Cover Image: Death in Room Five

Death in Room Five

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Member Reviews

This is one of my favorite English Crime series, and it was a very nice read. 
Inspector Littlejohn and  his wife Letty are on vacation at the French Riviera. The vacation comes to an abrupt halt when a compatriot is murdered  nearby. Alderman Dawson is stabbed to death and Littlejohn is asked to help the French police. Dawson was on a coach tour along with other residents from Bolchester. Dawson had been in the maquis during the war, fell in love with a woman and betrayed the group. The murder could be revenge from wartime or the murderer could be one of the participants in the bus tour. To find out more about the group  and the victim, Littlejohn has to go back to England and visit Bolchester,
While he is away other murders take place.
I enjoyed reading it - nice French settings around Cannes, and interesting to read about the difference between English and French police methods. Sergeant Cromwell appeared very briefly, but instead we got the amusing cooperation between inspector Dorange and LittleJohn. 

As an appetizer the first chapter of Death Treads Softly was included in the e-book too. (Chief Inspector Littlejohn 26)
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Inspector Littlejohn and his wife head to the French Rivera for a restful vacation.The peaceful vacation doesn’t last long there’s a Murder that the inspector gets involved In .Alternating between France and a town in England,This is a terrific golden mystery really enjoyed.#netgalley#agorabooks.
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With thanks to the Agora Books and NetGalley for the e-book version of this novel.
I was first introduced to George Bellairs through Net Galley and I am so glad i was.  I love the stories and the characters.  I'm slowly working my way through them all.  Many thanks to the publisher for re-publishing these gems.
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I should begin by disclosing that I am not a fan of the author (George Bellairs). He began writing at the end of the Golden Age of British mystery fiction and initially seemed like he might be part of a new wave with his emphasis on procedure, ordinary characters and sharp eye for contemporary social conditions.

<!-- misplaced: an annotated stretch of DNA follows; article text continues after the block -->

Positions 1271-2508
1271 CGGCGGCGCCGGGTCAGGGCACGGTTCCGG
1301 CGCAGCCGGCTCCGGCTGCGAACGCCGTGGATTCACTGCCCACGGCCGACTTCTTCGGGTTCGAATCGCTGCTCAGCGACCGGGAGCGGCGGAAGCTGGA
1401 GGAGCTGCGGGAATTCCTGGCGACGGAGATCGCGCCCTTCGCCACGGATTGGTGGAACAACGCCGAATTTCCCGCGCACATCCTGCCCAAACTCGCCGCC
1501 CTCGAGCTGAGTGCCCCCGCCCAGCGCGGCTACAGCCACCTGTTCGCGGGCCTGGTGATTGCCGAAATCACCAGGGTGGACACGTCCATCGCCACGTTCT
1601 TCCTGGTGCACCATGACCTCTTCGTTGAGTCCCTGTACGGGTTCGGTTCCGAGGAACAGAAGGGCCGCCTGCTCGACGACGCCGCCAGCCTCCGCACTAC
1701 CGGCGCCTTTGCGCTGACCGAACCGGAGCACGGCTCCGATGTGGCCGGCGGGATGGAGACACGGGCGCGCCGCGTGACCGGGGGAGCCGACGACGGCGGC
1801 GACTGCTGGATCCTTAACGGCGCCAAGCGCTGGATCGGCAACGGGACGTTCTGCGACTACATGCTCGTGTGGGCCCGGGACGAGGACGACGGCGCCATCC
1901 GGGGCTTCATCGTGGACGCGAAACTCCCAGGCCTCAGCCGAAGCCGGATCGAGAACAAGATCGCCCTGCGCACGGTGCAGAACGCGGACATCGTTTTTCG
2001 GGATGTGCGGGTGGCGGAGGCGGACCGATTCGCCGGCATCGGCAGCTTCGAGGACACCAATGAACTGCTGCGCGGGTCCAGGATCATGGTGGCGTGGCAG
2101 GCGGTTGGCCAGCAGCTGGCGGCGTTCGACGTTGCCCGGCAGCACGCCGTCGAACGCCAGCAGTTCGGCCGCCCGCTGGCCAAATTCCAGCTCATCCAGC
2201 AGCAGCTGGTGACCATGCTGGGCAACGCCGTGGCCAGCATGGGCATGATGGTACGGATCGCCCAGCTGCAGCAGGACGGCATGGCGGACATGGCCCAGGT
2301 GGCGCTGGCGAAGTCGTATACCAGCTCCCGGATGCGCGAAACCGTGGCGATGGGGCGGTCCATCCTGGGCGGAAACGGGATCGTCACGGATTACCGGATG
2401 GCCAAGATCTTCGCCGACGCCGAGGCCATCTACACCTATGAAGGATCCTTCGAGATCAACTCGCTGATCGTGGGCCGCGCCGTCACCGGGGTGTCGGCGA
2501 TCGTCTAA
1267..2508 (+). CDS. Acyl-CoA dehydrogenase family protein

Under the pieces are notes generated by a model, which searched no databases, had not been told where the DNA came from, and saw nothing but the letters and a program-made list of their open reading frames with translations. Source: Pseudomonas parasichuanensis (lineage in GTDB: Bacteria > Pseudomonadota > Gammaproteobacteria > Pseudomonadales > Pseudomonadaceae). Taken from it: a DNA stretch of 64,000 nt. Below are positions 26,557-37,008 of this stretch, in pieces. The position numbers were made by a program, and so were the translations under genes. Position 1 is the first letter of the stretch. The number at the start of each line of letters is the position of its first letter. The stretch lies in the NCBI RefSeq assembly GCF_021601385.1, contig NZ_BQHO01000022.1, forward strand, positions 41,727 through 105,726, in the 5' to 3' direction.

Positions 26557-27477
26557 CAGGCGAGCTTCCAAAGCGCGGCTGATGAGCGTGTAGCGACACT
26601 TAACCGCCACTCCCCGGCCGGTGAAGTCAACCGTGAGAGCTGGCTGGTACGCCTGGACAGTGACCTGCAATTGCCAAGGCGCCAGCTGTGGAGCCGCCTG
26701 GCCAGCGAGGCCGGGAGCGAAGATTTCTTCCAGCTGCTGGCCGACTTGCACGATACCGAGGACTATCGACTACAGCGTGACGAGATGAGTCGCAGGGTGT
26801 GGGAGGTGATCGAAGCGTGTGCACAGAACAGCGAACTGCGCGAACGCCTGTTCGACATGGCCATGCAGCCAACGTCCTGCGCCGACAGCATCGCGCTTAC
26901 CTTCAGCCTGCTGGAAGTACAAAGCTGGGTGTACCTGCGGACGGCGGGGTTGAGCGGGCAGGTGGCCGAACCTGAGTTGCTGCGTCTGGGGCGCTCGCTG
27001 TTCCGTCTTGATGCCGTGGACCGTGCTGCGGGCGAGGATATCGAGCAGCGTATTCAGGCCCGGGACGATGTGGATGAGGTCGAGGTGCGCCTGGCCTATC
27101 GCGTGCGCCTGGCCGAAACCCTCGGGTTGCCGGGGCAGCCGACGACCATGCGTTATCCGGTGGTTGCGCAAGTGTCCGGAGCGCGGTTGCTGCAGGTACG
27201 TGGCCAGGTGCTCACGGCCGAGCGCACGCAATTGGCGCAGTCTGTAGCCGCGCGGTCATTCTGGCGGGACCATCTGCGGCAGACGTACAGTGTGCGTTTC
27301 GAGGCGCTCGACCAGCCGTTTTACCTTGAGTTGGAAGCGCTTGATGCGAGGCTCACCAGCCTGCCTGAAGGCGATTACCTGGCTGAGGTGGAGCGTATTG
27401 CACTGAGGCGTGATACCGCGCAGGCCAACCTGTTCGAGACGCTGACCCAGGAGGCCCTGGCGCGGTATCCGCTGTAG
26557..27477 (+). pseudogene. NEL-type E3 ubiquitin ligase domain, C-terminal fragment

But this book is from the middle of his career when his early promise had dissipated. He continued to write excellent radio comedy, but his mystery novels featuring Inspector Littlejohn managed to retain all the tired faults of mediocre Golden Age fiction, with none of its virtues.

The detection is glacially slow, and the reader never cares about the solution. The red herrings are practically marked in fluorescent type. There's no logic to the solution, one of many plausible versions is revealed at the end via the poor device of having the villain explain it for no good reason. The solution is not particularly satisfying or logical, while it explains some of the formal clues, it raises more questions than it answers, and it does not explain many events that the author did not designate as clues.

The author spends little time on the crime, most of his interest is in recording complaints. The detective is unhappy to have his vacation ruined, the suspects whine about being kept in France, the French police grumble about not being able to torture everyone to get a confession--everyone gripes, no one is sympathetic.

This could have more interest if the characters or settings were vaguely realistic. But the English suspects seem to be living in late Victorian times, while the French characters are from an interwar English farce about colorful French ne'er-do-wells. It's hard for a current reader to tell what was satire and what was just bad observation. Is the author making fun of English people for acting in such old-fashioned ways? Is he satirizing English stereotypes of France?